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ment. In Congress the event gave opportunity for much sounding declamation, in which the Southern members participated with as much enthusiasm as those from the North. At the same time when the Abolitionists sought to turn all this philosophy to some more practical application nearer home, the attempt was bitterly denounced at Washington and by the Democratic press generally. A striking instance of this inconsistency is afforded by a speech of Senator Foote. "The age of tyrants and slavery," said he, in allusion to France, "is drawing to a close. The happy period to be signalized by the universal emancipation of man from the fetters of civil oppression, and the recognition in all countries of the great principles of popular sovereignty, equality, and brotherhood, is at this moment visibly commencing." A few days later, when Mr. Mann, the attorney for Drayton and Sayres, quoted these very words in palliation of his clients' offence, he was peremptorily checked by the judge for uttering "inflammatory" words that might "endanger our institutions."

Page 106. Candidate for the Presidency.

In the campaign of 1848 the Whigs determined to have substantially no platform or programme at all, in order to retain the Southern element in their party. Accordingly a colorless candidate was selected in the person of General Zachary Taylor, who, it was said, had never voted or made any political confession of faith. He was nominated as the "people's candidate," and men of all parties were invited to support him. He refused to pledge himself to any policy or enter into any details, unless on some such obsolete issue as that of a National Bank. After it became apparent that his followers were chiefly Whigs, he declared himself a Whig also, "although not an ultra one." He particularly avoided compromising himself on the slavery question. When, in the beginning of 1847, Mr. J. W. Taylor, of the Cincinnati Signal, questioned him on the Wilmot Proviso, he answered in such vague phrases that the confused editor interpreted them first as favoring and finally as opposing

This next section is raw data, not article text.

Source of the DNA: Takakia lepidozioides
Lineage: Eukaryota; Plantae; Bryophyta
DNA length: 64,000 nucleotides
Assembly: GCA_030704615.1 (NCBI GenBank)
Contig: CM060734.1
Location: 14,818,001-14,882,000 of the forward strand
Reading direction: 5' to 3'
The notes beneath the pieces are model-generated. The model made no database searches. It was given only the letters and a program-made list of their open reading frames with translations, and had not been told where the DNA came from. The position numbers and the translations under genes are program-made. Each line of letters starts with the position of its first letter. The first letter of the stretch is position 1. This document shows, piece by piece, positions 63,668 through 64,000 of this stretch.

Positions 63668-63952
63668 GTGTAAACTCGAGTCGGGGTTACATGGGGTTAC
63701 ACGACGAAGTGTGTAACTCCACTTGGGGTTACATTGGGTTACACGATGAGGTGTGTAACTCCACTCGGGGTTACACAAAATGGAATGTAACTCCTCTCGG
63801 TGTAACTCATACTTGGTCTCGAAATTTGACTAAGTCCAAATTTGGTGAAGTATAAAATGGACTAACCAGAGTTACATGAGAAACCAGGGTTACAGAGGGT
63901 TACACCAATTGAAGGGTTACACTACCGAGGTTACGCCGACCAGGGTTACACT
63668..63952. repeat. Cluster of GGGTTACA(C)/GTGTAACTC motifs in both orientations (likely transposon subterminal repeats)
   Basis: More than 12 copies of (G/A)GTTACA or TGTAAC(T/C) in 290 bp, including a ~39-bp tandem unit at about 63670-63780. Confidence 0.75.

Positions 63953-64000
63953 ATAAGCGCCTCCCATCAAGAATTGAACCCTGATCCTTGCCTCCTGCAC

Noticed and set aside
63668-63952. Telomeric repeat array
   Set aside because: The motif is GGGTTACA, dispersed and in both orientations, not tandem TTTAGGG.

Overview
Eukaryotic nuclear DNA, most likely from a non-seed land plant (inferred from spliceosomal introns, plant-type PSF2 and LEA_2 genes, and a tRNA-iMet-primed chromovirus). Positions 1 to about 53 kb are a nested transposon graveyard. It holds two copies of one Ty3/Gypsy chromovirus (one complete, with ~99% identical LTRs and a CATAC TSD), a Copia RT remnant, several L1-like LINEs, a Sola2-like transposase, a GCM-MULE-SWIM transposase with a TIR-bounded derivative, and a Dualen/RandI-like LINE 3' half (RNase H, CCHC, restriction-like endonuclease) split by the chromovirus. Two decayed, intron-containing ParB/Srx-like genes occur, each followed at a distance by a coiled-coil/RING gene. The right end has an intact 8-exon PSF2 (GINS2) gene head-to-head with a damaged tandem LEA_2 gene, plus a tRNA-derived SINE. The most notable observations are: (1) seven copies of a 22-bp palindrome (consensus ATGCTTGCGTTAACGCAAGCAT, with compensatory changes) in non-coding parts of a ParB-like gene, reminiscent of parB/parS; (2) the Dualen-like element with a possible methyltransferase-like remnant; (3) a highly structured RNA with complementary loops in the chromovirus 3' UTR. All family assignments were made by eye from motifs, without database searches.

the measure. This declaration, together with the candidate's announcement that he was a Whig, was taken in the North to mean that he was opposed to the extension of slavery. The fact that he was a Southerner and a slaveholder was sufficient to reassure the South.

Page 108. Pinto.

Pseudonym of Mr. Charles F. Briggs (1810-1877), the same who was afterwards associated with Edgar A. Poe on the Broadway Review.

Page 110.

"Thet darned Proviso."

August 8, 1846, the President addressed a message to both Houses asking for $2,000,000 to conclude a peace with Mexico and recompense her for her proposed cession of territory. On the same day McKay, of North Carolina, introduced a bill into the lower House for this purpose. David Wilmot, of Pennsylvania, a Democrat and a zealous friend of annexation, moved as a proviso that slavery should forever be excluded from the new territory. The motion was suddenly and unexpectedly carried by a vote of 83 to 54. It did not come to a vote in the Senate, for John Davis, of Massachusetts, talked it to death by a long speech in its favor. Nevertheless it became at once a burning question in both North and South. The more pronounced anti-slavery men of the former section tried to make it the political test in the coming campaign. The refusal of the Whig party to take up the question caused large accessions to the old Liberty party, now known as the Free-Soil, and later to become the Republican party.

Page 128. Faneuil Hall - Colonel Wright.

Cf. notes to p.

55.

Page 133. Ashland, etc.

It hardly need be said that Ashland was the home of Henry Clay; North Bend, of Harrison; Marshfield, of

Webster; Kinderhook, of Van Buren; and Baton Rouge, of General Taylor.

Page 138. "Pheladelphy nomernee."

The Philadelphia nominee was General Zachary Taylor.

Page 139. "A Wig, but without bein' ultry." Cf. note to p. 106.

Page 140. "Mashfiel' speech."

The speech here referred to is the one delivered by Webster at Marshfield, September 1, 1848. While he affirmed that the nomination of Taylor was "not fit to be made," he nevertheless declared that he would vote for him, and advised his friends to do the same. "The sagacious, wise, and far-seeing doctrine of availability," said he, "lay at the root of the whole matter."

Page 140. Choate.